Not, not some lament about the unfairness of life. Rather, an explanation of why, these days, I choose to call myself an Organisational Psychotherapist.
I’ve spent the majority of my 30+ year career studying many “systems” of software and product development (the way the work works). And studying the relationships those systems have to the organisations (a.k.a. systems) they serve. I’ve come to hold some considered opinions about the nature of the problems that most organisations (still) face:
- Just about all organisations are much less effective than they could be.
- Their relative ineffectiveness is a consequence of the beliefs these organisations collectively hold about the nature of work.
- These collective beliefs generally go entirely unexamined.
- Left to their own devices, organisations are unlikely to devote attention to examining these collective beliefs.
Complementing these opinions, I have some observations about human beings, as individuals and as groups:
- People generally do not act on, nor deeply learn from, received advice.
- Very occasionally, advice may trigger someone or some group to go find out (experiment) for themselves.
- Behavioural changes go hand in hand with changes in assumptions and beliefs.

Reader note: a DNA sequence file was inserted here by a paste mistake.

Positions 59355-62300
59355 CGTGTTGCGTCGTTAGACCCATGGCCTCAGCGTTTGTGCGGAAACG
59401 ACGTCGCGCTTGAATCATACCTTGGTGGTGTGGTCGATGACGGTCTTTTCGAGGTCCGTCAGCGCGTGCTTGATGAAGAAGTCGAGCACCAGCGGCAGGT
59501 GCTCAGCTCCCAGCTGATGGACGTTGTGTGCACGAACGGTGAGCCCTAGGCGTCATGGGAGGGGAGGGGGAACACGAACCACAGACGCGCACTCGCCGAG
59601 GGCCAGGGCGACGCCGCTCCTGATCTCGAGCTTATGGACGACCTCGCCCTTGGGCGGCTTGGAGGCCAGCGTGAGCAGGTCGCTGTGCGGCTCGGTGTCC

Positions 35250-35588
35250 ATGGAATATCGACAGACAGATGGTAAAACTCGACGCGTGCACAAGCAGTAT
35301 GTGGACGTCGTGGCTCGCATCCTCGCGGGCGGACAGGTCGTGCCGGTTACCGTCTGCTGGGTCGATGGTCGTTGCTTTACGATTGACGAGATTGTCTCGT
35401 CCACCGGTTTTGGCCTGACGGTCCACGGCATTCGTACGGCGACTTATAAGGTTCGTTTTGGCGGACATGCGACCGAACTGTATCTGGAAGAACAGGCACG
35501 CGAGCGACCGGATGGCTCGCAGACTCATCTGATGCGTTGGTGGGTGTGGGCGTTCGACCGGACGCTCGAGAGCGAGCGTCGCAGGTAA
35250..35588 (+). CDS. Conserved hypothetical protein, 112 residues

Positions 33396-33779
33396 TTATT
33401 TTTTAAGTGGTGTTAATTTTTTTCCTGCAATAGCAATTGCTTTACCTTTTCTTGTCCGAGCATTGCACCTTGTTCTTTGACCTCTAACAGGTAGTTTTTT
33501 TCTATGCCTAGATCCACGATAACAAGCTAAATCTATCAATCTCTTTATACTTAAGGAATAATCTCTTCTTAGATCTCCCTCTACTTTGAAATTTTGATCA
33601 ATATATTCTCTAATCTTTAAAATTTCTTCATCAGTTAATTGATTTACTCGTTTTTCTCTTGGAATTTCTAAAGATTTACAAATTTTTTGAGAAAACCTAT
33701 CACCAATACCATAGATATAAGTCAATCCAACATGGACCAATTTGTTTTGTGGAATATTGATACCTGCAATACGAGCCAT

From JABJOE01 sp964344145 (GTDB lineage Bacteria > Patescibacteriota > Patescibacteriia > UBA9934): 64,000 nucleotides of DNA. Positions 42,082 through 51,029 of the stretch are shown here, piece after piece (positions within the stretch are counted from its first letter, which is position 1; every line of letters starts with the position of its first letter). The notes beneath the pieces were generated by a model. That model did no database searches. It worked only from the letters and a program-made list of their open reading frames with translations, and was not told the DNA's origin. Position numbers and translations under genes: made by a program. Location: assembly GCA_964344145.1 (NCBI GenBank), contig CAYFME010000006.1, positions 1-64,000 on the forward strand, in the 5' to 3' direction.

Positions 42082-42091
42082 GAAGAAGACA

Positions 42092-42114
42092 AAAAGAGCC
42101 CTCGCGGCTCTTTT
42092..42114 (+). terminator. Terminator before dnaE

- Most often, advice can rob people of their ownership of a problem, reducing the chances of their choosing to find out for themselves.
- Canned, labelled and pre-packeged solutions offer a crutch to the unengaged and disinterested, substituting for curiosity, inquiry, and deep learning, and exacerbating learned helplessness.
- Only deep learning (of e.g. governing principles) can afford the possibility of long-term, sustainable change.
Putting these things together, I long ago gave up selling advice for a living. (You might recognise that role as something many choose to call “consulting”).
For years I felt comfortable in the role of coach. Until that too became obviously of little help to most of those on the receiving end. Particularly, as is so often the case in so-called Agile coaching, where those receiving the coaching have no say in the choice of coach or their own part in the whole sorry affair.
And so I’ve come to the role – and stance – of the therapist. As in:
“A person who helps people deal with the mental or emotional aspects of situations by talking about those aspects and situations.”
I find it meets my needs, in that I can help those who seek it to find meaningful connections with themselves and each other, and to see more of their innate potential realised in the context of “work”. And it affords me the opportunity to do something different to the norm.
So now I don’t tout, sell or give advice. I don’t coach. I just try to listen, hold the space, empathise, do what I can to relate to people as fellow human beings, and walk together for a while, as we each pursue our journeys.